By Peter Knegt | Indiewire September 19, 2011 at 6:08AM
indieWIRE hosted a series of Q&As at TIFF’s Filmmakers’ Lounge. Here’s the highlights from critic Eric Kohn's conversation with director Bobcat Goldthwait on his feature "God Bless America."
Comedian-turned filmmaker Bobcat Goldthwait claims age has brought him a newfound maturity. Looking back on his early standup career, he says, “was sort of like watching home videos of yourself as a teenager puking up at party.”
And he's humble in his current role as a TIFF 2011 filmmaker, which also saw "God Bless America" acquired by Magnet Releasing. He calls the festival a ‘fantasy camp’ that's allowed him pretend to be on the same plateau as his filmmaking influences and idols.
However, he's lost little of his trademark edge in his new career. His new film features "Mad Men" player Joel Murray as a man so outraged by American society that he starts killing those he deems as its dumbest, cruelest and most repellent members.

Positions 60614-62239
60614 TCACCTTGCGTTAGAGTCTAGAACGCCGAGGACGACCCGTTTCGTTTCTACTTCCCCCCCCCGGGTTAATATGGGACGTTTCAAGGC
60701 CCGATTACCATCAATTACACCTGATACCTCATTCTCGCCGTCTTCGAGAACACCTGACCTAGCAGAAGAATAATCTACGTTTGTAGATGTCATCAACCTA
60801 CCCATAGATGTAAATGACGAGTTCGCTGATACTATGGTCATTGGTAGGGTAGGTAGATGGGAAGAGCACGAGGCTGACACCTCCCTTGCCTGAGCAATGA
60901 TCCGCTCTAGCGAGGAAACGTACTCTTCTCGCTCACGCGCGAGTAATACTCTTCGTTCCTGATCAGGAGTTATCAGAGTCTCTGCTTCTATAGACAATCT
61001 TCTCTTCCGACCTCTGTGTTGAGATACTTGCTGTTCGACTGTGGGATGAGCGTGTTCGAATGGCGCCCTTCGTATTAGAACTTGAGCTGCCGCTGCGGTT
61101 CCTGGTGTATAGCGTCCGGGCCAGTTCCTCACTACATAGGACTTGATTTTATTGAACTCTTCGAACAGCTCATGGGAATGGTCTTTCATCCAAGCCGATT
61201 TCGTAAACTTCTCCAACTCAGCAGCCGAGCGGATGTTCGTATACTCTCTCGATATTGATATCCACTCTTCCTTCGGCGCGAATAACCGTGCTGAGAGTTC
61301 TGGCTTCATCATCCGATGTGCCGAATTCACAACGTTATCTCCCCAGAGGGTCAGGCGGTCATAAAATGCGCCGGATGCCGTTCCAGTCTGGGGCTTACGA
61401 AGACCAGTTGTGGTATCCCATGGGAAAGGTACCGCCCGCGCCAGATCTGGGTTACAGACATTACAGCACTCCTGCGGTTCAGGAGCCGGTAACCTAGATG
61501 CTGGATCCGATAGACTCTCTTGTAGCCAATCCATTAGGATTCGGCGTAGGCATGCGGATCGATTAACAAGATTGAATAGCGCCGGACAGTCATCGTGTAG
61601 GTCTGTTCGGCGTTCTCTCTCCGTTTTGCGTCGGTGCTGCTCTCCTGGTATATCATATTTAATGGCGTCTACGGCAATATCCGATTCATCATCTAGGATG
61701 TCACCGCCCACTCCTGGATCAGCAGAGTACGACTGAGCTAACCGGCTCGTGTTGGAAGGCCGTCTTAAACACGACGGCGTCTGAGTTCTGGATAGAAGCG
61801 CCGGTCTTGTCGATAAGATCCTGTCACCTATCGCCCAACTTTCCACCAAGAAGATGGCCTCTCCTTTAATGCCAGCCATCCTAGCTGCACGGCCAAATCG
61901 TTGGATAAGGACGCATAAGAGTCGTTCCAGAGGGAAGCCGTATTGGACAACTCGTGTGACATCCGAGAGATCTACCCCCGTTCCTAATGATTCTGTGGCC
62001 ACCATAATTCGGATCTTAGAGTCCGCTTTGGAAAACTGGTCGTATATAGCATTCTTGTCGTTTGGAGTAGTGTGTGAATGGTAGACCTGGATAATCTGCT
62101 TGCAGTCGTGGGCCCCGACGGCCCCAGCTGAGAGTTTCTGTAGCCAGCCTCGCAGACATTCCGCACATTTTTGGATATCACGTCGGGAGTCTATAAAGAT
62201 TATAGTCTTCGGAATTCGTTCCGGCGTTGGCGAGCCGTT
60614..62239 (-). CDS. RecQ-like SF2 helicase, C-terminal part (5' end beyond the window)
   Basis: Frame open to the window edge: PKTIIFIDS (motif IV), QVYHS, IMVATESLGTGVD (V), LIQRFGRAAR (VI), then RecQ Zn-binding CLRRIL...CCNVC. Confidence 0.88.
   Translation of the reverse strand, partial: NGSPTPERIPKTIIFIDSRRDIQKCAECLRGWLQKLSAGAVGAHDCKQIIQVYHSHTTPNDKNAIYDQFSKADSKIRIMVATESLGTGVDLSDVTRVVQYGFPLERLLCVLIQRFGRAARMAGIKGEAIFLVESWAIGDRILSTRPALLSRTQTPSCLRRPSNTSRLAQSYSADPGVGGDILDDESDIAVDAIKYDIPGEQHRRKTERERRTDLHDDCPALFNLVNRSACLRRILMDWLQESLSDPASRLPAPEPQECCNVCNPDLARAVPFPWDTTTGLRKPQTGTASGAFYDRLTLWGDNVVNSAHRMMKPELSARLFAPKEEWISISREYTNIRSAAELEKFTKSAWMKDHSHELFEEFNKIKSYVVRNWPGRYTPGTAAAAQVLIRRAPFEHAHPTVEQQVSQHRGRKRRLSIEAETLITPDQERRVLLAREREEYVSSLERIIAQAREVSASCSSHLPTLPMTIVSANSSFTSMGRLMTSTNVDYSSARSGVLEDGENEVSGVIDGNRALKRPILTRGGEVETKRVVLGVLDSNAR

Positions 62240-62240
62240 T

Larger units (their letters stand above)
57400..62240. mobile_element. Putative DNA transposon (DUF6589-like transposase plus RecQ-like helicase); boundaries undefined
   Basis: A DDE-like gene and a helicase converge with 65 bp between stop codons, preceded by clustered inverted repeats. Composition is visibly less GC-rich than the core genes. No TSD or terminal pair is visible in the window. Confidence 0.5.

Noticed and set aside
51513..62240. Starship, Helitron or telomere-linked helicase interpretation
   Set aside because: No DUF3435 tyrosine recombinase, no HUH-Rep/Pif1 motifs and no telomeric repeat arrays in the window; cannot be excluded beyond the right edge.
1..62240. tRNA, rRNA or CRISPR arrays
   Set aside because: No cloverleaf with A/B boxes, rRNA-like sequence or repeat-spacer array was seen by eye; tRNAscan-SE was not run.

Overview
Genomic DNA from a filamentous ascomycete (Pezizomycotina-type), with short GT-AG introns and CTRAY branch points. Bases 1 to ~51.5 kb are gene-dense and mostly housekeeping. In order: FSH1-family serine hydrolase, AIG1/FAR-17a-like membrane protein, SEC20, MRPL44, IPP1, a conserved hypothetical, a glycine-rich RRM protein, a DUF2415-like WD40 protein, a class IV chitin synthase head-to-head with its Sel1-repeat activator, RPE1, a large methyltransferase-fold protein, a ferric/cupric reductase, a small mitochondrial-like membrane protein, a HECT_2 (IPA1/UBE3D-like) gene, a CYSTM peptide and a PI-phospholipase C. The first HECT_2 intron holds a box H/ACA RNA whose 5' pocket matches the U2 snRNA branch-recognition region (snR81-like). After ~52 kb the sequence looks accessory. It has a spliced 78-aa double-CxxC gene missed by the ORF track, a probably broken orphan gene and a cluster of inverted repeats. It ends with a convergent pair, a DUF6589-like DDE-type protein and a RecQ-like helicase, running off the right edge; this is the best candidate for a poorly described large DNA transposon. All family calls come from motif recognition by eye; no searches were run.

Similarly, while others may blame the media, Goldthwait doesn't bother with killing the messengers; he prefers to head straight for the source.
“I don’t blame the media, I blame the people," he says. "I mean, I have nothing against Kim Kardashian, but I just shouldn’t have to hear about that dumb whore.”
He maintained a similar disregard for the 2008 TIFF title “Juno:” “I guess I don’t like the fact that it makes teenage pregnancy out as some cool, edgy thing… Diablo Cody is the only stripper with too high of a self-esteem.”
As for the (ir)responsibility of his own film, which features homicides, Goldthwait had a creative if bizarre justification: While “Juno” features all the consequences of its subject, “God Bless America” does not and is therefore beyond the normal realm of cinematic rules. His film, Goldthwait says, is “the only movie that takes place now and is important.”